From fuel cells to the smart grid, Northeastern University is leading the way toward a greener future. Here is a collection of blog posts about sustainability related research and events around campus.
April 26 marked the annual Riser Lecture at the Marine Science Center to honor Doc Riser, the founding director of the MSC. I’d had the event in my book for several months, but when it finally came upon us my schedule had been overridden with other junk, precluding me from being able to make it up […]
Civil and environmental engineering professor Philip Larese-Casanova has had a life-long love affair with metals. In his work in aquatic environmental chemistry, he looks at how metallic pollutants transform and behave in freshwater systems. “I just had an interest in the metals,” he told me in an interview last month. “Maybe it’s because I see […]
Last spring, four members of the Husky Environmental Action Team, or HEAT, got down and dirty with campus trash. For the last 20 years, building services director Mark Boulter has organized the annual “dumpster dive” to get a sense of what the Northeastern community is throwing away. This was the first time students got to […]
“If we want to use research to inspire action by cities and have that research be inspired by what cities currently do to affect their vulnerabilities, it really means we must work closely together with decision making communities and stakeholder groups,” said Northeastern professor Matthias Ruth, who holds joint appointments with the School of Public […]
By now you’ve probably heard of the Boeing 787 Dreamliners and the problems they had in their first weeks in the air. Basically, the Dreamliner is an extremely fuel-efficient airliner. It was the first to use composite materials to reduce weight and the first to use “large format” lithium-ion batteries. Due to fuel leaks and […]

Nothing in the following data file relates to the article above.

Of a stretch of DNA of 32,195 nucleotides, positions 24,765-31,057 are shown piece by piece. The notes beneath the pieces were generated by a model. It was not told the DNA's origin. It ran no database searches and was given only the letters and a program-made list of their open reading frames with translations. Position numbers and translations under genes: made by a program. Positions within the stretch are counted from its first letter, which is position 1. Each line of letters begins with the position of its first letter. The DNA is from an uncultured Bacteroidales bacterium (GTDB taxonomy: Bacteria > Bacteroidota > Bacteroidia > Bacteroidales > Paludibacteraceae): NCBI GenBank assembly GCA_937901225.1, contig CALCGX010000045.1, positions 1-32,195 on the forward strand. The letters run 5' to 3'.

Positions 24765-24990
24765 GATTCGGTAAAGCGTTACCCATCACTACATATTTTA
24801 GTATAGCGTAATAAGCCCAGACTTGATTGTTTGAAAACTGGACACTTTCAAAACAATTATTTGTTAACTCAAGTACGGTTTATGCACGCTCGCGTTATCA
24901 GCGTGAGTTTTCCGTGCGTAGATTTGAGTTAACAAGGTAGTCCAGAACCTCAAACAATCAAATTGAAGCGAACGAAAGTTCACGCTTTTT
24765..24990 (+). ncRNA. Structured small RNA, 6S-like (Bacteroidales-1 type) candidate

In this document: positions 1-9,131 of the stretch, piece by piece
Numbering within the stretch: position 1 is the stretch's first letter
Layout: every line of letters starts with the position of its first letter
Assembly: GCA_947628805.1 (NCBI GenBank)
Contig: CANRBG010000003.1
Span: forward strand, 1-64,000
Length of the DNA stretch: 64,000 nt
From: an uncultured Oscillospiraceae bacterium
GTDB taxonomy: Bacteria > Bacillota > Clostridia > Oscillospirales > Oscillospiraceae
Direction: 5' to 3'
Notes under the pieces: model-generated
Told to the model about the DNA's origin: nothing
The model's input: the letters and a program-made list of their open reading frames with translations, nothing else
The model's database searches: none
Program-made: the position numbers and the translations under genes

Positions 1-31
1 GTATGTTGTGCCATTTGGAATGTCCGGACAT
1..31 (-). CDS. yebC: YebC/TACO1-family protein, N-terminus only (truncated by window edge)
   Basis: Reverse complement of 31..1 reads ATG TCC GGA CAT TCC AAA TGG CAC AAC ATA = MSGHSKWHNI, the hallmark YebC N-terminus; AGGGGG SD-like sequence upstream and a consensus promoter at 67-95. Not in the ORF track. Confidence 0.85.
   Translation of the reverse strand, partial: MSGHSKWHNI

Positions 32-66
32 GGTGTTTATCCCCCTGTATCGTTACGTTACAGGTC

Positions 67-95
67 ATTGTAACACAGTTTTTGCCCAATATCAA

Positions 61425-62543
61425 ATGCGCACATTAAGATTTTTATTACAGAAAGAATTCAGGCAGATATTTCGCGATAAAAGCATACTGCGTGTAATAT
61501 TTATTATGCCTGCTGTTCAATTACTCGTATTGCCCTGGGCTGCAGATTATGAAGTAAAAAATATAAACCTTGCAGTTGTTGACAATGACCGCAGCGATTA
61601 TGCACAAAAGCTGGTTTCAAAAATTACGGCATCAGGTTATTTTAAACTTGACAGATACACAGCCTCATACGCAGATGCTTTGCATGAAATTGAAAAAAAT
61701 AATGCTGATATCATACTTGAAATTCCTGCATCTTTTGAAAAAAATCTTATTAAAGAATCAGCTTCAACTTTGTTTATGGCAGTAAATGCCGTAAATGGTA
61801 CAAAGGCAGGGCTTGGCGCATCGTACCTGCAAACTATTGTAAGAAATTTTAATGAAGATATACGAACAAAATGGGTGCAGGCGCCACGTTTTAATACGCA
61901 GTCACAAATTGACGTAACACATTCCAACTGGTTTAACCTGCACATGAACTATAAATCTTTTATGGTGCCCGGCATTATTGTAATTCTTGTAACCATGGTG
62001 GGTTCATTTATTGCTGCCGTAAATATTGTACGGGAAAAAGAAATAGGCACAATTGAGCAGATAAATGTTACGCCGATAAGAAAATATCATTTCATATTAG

“Living in panama and working on the reefs I would watch white band disease sweep through the population,” said assistant professor of earth and environmental science Steve Vollmer. He pursued post-doctoral research at the Smithsonian Tropical Research Institute on Barro Colorado Islan. The disease he’s talking about is one of 22 that affect coral reefs. […]
A few months ago incoming faculty member Brian Helmuth saw a camel on the side of a river in the East Hammar Marsh in Basra, Iraq. “At first I thought, ‘oh yeah you know that’s cool,’” he recalled. “And then I realized, yeah — camels don’t belong in marshes.” The Hammar Marsh, seated at the […]
Here are two problems our planet needs help with: 1. Getting rid of all the trash we pile on top of it 2. Making electricity for us in a healthy, sustainable way Mechanical and Industrial engineering professor Yiannis Levendis has it covered. He recently filed a patent for a reactor that efficiently turns plastics and […]
This month’s issue of the National Science Foundation newsletter, Current, highlights civil and environmental engineering professor Auroop Ganguly. The article talks about Ganguly’s work modeling future water availability using various scenarios of population growth and climate change. The article also references a video of Ganguly being interviewed for Live Science in collaboration with the NSF. […]
“Corals are analogous to trees in tropical rain forests,” said Steve Vollmer, assistant professor at Northeastern’s Marine Sciences Center. “They provide the essential habitat for the unprecedented diversity of organisms that exist on reefs. If we lose the corals, we will lose our coral reefs.” So results published by Vollmer and his colleagues in Science […]
Perhaps you saw the news the other day in the Boston Globe about a nasty red seaweed washing up on the shores of Nahant, MA, where Northeastern’s Marine Science Center is located. The story quotes marine biology professor Matt Bracken, whose lab focuses on marine biodiversity. I spoke with Bracken this afternoon to find out […]
I wrote a story for today’s news email about civil and environmental engineering chair Jerry Hajjar‘s new NSF grant to develop building design methods that take eventual deconstruction into account. Here is a graphic of the clamping system he discussed in the article: Image courtesy of Mark Webster for Simpson Gumpertz & Heger, Inc.